various artists, |
Prophecy 2: A Hearts of Space Native American Collection
(Hearts of Space, 2008)
The prophecy mentioned in the title is a real doozy. According to White Feather, a Hopi of the Bear Clan, the apocalypse is nigh, especially for greedy white people. But once you get past the liner notes, you'll find music that is somber but not pessimistic. A smooth blend of new age and Native American elements, Prophecy 2 is a well-chosen sampler of contemporary Native American music that nimbly avoids the worst excesses of new age.
The CD opens with Joanne Shenandoah's spare, mournful vocals on the dirge-like "Peace & Power," one of the more successful pairings of new age and Native American music on the CD. Not so with pianist Peter Kater's "The West," with its easy listening beat, jazzy sensibilities and odd sound effects -- the one track that clearly deserves the skip button, not so much because it's bad, but because it's out of place. Although Kater's other contribution -- "Recognition," a duet with R. Carlos Nakai -- is less jarring, I remain unconvinced the piano deserves any significant role in Native American music.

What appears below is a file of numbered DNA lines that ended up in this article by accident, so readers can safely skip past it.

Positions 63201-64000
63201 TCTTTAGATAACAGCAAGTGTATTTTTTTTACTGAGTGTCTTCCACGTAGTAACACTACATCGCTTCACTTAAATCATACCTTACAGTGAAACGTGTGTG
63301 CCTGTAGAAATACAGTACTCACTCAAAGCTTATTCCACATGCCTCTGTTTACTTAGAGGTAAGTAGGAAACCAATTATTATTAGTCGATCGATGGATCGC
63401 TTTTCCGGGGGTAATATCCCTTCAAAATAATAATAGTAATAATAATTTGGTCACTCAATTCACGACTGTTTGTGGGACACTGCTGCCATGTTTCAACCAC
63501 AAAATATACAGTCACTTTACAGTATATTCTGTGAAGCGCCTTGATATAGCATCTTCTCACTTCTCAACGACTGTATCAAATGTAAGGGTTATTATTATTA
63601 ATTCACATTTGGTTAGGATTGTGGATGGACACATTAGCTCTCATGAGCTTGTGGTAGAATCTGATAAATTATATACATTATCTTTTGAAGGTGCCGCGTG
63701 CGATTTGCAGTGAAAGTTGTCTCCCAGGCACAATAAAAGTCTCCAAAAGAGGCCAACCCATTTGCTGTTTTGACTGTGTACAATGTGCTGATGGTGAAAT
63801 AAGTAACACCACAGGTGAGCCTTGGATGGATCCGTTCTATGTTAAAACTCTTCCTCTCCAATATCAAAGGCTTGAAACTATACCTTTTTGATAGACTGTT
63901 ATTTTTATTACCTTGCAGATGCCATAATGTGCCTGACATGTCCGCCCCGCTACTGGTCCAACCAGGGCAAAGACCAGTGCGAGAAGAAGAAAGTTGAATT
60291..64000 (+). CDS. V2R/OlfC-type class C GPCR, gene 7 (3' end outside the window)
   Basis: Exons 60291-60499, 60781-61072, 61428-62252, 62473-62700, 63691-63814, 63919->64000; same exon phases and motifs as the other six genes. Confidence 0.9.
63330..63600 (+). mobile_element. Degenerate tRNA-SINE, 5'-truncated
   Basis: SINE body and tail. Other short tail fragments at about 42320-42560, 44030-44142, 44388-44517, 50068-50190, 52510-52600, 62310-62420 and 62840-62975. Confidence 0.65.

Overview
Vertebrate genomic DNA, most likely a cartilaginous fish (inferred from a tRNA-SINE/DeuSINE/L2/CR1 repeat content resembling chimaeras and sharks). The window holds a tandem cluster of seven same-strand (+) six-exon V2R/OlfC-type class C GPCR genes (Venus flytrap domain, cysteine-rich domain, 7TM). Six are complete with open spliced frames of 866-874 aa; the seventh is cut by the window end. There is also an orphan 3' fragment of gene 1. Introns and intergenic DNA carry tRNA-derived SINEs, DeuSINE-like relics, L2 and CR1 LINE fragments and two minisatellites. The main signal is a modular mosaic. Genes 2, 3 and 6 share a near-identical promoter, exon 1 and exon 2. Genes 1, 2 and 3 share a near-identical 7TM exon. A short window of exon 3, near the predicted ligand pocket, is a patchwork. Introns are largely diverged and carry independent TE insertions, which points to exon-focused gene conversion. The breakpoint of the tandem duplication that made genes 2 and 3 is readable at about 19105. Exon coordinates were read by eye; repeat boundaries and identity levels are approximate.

Prophecy 2 is most successful when its eloquent flutes and drums break through the haze of synthesizers and nature sounds. There's nothing wrong with the gentle "Echoes of Time" by Ah Nee Ma (Diane Arkenstone), but compared to Mary Youngblood's "Silent Wolf," its flutes sound tame and watered down. Youngblood's flute, accompanied only by light percussion, pulsates with life and sensitivity.
Other highlights include Coyote Oldman's ethereal, unhurried "Ancient Life," played on flutes so low and resonant you can almost feel them in your bones, and Johnny Whitehorse's galloping hymn to the free-spirited "Iron Horse," with its insistent drumbeat and floating flutes.
With a few brief exceptions, the 12 selections on Prophecy 2 are tasteful, atmospheric and accessible to someone without any prior knowledge of Native American music or appreciation of new age.
30 August 2008
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